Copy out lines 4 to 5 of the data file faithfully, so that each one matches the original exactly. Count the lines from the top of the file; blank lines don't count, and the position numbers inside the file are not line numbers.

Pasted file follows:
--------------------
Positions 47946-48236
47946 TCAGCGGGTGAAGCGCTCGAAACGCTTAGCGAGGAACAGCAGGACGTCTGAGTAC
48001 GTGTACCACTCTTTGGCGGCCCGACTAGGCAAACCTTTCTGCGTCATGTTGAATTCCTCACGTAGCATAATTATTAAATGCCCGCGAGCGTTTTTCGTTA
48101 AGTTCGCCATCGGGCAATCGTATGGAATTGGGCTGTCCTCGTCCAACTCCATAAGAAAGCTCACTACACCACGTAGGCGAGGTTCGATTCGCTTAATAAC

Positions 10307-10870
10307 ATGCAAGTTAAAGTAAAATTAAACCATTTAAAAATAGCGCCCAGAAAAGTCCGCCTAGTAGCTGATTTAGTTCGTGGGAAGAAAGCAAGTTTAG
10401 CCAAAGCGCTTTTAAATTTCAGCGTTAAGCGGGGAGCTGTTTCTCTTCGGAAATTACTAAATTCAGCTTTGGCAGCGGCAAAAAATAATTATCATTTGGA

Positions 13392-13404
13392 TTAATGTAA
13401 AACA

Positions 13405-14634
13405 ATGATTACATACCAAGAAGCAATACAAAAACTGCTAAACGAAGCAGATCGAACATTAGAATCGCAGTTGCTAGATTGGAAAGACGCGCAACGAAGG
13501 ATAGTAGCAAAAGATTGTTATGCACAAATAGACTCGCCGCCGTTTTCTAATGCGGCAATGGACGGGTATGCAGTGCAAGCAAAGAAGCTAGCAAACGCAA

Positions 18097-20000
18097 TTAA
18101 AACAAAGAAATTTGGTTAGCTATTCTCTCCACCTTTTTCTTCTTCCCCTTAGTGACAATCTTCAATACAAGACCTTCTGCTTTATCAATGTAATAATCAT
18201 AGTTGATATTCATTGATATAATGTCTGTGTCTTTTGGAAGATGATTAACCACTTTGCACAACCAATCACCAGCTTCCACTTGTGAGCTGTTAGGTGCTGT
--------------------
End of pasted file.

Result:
48101 AGTTCGCCATCGGGCAATCGTATGGAATTGGGCTGTCCTCGTCCAACTCCATAAGAAAGCTCACTACACCACGTAGGCGAGGTTCGATTCGCTTAATAAC

Positions 10307-10870